An Uncomfortable Encounter for David Cameron in the ‘Auditory Space’ of Radio 1

By Ashley Crowson, King’s College London.

The UK election campaign has, so far, been a rather dull, stage-managed affair, with political leaders tending to opt for speeches to the party faithful and heavily choreographed photo opportunities over grillings from well informed, forthright and inquisitorial journalists.

In this context, it was incredibly exciting to hear David Cameron subjected to a ‘mauling’ at the hands of a panel of young people during a Q&A for BBC Radio 1’s ‘live lounge’.

In what was arguably the toughest media appearance the Prime Minister has faced during this campaign, Radio 1’s young audience quizzed Cameron on, among other subjects, his record on homelessness, his refusal to rule out a coalition with homophobic political parties, and whether he would like to see the introduction of a living wage.

The PM’s handling of these questions does not make for comfortable listening.

The public service remit of Radio 1 is to “engage a broad range of young listeners with a distinctive mix of contemporary music and speech” and to “reflect the lives and interests of 15-29 year olds”. In the March edition of Geography Compass, Catherine Wilkinson explores radio that fulfils a broadly similar role, arguing that it offers “crucial spaces of development for young people’s identities, and a space of creative learning outside of a more formal environment of school.” (p. 127)

Wilkinson’s focus is youth engagement with ‘community’ radio, i.e. radio with a public function serving geographic, ethnic, cultural or social communities. Reviewing literature dealing with community radio, Wilkinson contends that programming created both by and for young people in an urban context allows them to “listen to discussions by their peers about how they resist the social restraints erected for them by their families and the wider society. In this scenario, radio functions as an alternative space for those young urbanites who have limited public spaces to meet and share stories about their social and cultural interests” (p.131).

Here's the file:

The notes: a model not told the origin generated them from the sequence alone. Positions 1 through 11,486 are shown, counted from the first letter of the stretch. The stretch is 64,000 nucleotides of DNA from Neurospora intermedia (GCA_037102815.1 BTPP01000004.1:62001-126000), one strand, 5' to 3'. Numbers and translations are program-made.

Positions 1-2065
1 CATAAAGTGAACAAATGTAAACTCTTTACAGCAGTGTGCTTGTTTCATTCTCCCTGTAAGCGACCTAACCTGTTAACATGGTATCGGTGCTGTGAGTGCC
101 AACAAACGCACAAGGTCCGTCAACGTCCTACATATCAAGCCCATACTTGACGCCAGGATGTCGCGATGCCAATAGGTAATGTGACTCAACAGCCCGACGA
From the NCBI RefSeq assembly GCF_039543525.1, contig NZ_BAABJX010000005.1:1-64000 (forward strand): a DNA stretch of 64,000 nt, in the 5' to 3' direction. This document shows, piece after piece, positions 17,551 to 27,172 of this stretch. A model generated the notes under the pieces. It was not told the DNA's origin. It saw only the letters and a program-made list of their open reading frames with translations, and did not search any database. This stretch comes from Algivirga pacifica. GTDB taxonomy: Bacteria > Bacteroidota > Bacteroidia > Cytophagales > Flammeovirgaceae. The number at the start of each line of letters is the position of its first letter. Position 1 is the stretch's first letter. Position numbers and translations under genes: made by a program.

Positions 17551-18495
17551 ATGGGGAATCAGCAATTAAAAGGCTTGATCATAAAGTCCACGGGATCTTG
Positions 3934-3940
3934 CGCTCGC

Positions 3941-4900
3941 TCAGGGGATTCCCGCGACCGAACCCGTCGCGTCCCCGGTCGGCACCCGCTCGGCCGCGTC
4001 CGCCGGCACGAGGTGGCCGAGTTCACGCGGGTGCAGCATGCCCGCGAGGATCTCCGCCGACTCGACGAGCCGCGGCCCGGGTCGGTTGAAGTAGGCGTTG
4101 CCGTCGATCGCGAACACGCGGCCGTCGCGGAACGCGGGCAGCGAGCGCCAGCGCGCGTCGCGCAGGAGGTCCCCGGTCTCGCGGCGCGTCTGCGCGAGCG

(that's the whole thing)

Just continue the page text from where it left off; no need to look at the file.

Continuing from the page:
Such broadcasting creates “genuine potential for community radio stations to provide young people with a space for the exploration and exhibition of voice, and a space that has inclusionary potential.” As such, “community radio… is a means of agency for young people and of negotiating marginalisation, and… is affectively central to disenfranchised urban young people in attaining civic participation.” (p.135)

The Radio 1 Live Lounge encounter with David Cameron does appear to be an example of meaningful civic participation fostered by youth-centred radio. The panel of young people articulated a political vision attentive to LGBTQ rights, and the rights of migrants and society’s most vulnerable; priorities that have not always been so prominent in less youth-centric election coverage. This encounter, then, raises some interesting questions about the capacity of youth radio’s auditory space, in the absence of the availability of traditional public spaces for young people, to act as a catalyst in the formulation and projection of a distinctive ‘youth voice’.

More broadly, Wilkinson’s paper represents a small shift within geographical research from the visual to the aural. As Alasdair Pinkerton (2014) notes, “it is important to recall that prior to the development of textual communication, human experiences of space was largely conditioned through shared oral traditions.” (p.64)

 Catherine Wilkinson, 2015, Young People, Community Radio and Urban LifeGeography Compass, DOI: 10.1111/gec3.12197.

 Alasdair Pinkerton, 2014, ‘Radio‘ In: Paul Adams, Jim Craine and Jason Dittmer, eds. The Ashgate Research Companion to Media Geography. Ashgate, pp. 53-68.

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